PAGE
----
THE GREEN KNIGHT GAME
The Green Knight Game
‘Sir Gawain and the Green Knight Game’ are a set of poems that represent the alliterative poetry of the Middle English Literature during the fourteenth and fifteenth centuries. The scholars believe that the poems might have been written in the remote northwest Midlands, as the dialect of these poems indicates. The story revolves around Sir Gawain’s life incidents during which he encounters various games being played with him having different motives behind their origin. These games interlink with each other and construct most of the action presented in the story. The protagonist confronts different games during his course and the reader can identify a particular theme associated with each game.
There are stressed syllables as well as unstressed ones in each line. With each line in the original Middle English, there is given a translation of that verse. The poem is divided into three parts. The first part entails the entrance of a stranger, the Green Knight, to Arthur’s court where he challenges Camelot for its bravery and Gawain displays his willingness to answer his challenge eventually. The second part describes Gawain’s departure to meet the Green Knight, his staying at Bertilak’s castle and involvement in the game of exchange. The third part of the poem deals with the seductive games of his host’s wife and the final encounter of him with the Green Knight revealing the secrets of the story.
The main games of the story are ‘the beheading game’ and ‘the exchange game. Gawain has to play the former with the Green Knight in Camelot and at the Green Chapel, and the latter with Bertilak during his stay at his castle. The Green Knight plays the ‘Christmas game’ at Camelot. At the end, all the incidents of the story appear to be a pre-planned game of Arthur’s sister, Morgan Le Fay. The author of the poem also plays a mental game with the reader. All these games are interconnected to compel Gawain to show his nerve, integrity, and righteousness. It is Arthur’s sister who set the stage for all the games.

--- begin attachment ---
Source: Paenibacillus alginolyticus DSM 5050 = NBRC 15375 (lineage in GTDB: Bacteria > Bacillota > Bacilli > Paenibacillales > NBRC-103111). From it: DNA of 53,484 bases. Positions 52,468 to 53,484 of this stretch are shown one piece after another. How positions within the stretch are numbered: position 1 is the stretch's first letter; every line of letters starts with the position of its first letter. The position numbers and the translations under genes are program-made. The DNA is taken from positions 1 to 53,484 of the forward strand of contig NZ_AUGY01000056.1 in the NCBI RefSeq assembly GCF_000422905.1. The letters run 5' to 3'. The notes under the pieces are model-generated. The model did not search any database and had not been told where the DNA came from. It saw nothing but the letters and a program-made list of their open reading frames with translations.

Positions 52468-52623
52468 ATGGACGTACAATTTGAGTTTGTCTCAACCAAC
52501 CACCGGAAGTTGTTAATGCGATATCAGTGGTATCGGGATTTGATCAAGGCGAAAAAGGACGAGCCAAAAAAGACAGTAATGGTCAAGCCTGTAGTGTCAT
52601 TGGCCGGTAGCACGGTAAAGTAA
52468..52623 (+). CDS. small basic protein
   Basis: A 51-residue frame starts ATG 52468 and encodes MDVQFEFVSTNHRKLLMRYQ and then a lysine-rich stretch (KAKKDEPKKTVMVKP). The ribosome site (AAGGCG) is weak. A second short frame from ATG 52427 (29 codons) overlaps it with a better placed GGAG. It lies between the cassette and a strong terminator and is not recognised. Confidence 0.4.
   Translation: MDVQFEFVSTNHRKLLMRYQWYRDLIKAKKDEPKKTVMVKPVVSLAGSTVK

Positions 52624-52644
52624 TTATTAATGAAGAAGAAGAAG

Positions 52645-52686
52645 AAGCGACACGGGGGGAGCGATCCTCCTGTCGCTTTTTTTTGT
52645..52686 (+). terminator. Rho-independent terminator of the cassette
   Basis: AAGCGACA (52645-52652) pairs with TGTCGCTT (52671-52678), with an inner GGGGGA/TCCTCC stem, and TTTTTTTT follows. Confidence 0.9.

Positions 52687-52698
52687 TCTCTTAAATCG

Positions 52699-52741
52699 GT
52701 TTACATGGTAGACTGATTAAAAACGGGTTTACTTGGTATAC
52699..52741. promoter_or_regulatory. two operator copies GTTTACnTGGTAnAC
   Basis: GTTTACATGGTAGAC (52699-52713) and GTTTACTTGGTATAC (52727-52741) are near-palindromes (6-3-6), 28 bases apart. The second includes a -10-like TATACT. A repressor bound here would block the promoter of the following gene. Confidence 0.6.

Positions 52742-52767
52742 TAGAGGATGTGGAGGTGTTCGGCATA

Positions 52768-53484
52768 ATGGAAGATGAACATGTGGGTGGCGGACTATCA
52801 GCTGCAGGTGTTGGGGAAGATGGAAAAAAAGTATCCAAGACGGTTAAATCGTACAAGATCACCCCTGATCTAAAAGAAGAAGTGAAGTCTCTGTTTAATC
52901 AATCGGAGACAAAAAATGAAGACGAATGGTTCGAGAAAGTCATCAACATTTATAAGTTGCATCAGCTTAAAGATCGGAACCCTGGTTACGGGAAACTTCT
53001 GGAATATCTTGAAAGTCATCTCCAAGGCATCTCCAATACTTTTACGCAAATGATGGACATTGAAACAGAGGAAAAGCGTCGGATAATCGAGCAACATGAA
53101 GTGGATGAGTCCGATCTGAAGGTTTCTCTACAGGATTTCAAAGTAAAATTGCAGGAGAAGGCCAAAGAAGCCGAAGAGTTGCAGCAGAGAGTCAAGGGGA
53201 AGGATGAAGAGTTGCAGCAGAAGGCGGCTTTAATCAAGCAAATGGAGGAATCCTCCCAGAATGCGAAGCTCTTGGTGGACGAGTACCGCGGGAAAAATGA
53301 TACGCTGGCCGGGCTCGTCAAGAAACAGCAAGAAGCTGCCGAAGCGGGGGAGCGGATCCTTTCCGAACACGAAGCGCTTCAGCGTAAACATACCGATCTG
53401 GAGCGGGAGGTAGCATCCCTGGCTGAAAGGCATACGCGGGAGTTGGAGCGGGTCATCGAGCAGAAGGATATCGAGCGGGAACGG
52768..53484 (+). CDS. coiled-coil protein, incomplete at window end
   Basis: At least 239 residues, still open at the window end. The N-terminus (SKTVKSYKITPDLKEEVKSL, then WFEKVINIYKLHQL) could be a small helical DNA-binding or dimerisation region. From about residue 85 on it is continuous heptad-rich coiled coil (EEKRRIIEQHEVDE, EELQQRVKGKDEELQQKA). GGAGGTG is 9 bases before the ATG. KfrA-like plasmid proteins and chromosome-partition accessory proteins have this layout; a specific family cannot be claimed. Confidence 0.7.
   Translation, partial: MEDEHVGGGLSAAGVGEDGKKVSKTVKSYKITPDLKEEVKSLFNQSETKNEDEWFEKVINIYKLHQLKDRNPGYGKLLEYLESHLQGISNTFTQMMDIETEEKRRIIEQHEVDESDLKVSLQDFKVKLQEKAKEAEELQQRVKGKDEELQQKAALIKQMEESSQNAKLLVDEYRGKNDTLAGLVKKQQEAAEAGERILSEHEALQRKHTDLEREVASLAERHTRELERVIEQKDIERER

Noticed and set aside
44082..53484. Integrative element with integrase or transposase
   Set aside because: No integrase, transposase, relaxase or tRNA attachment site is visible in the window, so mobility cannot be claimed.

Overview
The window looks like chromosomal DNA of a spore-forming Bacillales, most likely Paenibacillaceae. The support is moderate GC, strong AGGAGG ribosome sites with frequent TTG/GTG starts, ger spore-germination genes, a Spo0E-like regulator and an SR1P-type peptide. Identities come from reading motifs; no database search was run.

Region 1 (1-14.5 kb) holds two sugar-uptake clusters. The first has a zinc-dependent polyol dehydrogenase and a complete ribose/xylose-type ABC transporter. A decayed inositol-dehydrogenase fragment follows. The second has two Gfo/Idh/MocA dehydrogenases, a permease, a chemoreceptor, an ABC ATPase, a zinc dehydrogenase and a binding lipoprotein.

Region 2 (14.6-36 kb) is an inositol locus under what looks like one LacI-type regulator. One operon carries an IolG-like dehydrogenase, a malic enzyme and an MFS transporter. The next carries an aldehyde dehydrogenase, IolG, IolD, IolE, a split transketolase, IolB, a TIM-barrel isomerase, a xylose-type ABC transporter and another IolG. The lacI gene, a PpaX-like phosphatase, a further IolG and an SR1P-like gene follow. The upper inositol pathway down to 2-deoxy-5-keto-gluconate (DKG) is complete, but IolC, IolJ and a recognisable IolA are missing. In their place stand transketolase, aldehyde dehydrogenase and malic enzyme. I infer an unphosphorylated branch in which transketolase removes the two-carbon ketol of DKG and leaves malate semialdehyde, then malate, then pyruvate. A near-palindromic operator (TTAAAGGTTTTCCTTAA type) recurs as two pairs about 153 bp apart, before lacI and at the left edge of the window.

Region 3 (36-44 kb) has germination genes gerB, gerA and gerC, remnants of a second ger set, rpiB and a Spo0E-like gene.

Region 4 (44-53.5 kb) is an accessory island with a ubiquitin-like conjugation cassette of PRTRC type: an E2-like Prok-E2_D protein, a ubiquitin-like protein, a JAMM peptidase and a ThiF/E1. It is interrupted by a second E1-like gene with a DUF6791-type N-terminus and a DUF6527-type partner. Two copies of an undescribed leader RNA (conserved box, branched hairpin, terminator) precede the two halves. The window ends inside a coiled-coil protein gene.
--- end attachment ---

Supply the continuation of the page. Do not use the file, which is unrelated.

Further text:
The Green Knight implies that he is dressed completely in green. When he comes to the King’s court, he says he only have come there to play a game. The rule of the game says that whoever admits to play the game will have a chance for striking the head of the Green Knight. If the Green Knight survives, he will secure a chance for striking a return below in a year and a day. The game seems to be a death warrant for anyone who seeks to play it. Therefore, nobody comes forward with a willing attitude. On seeing this, the Green Knight calls them to be the beardless children (Gawain 280). When the King sees the situation, he agrees to play the game to sustain the dignity of his court. When Gawain observes the scene, he finds himself convinced by his inner-self to protect the King, and announces that he’ll fight. Gawain persuades the King to withdraw by saying that the King has much more worth as compare to him; and, therefore, he deserves to be protected by his subordinates (Gawain 357). At the commencement of game, Gawain hits the intruder with his axe and separates his head from his trunk. However, the Knight does not die. He takes his head and restore it on his shoulders. He is then confirmed to face the Green knight in a year for receiving his blow.
Sir Gawain heads toward the Green Chapel when time to play comes near. On his way, he is received by Lord Bertilak at his castle and he has to stay there for some days to play a game. Both are supposed to exchange the spoils in their daily hunt. Gawain cannot understand the implications of the game rules.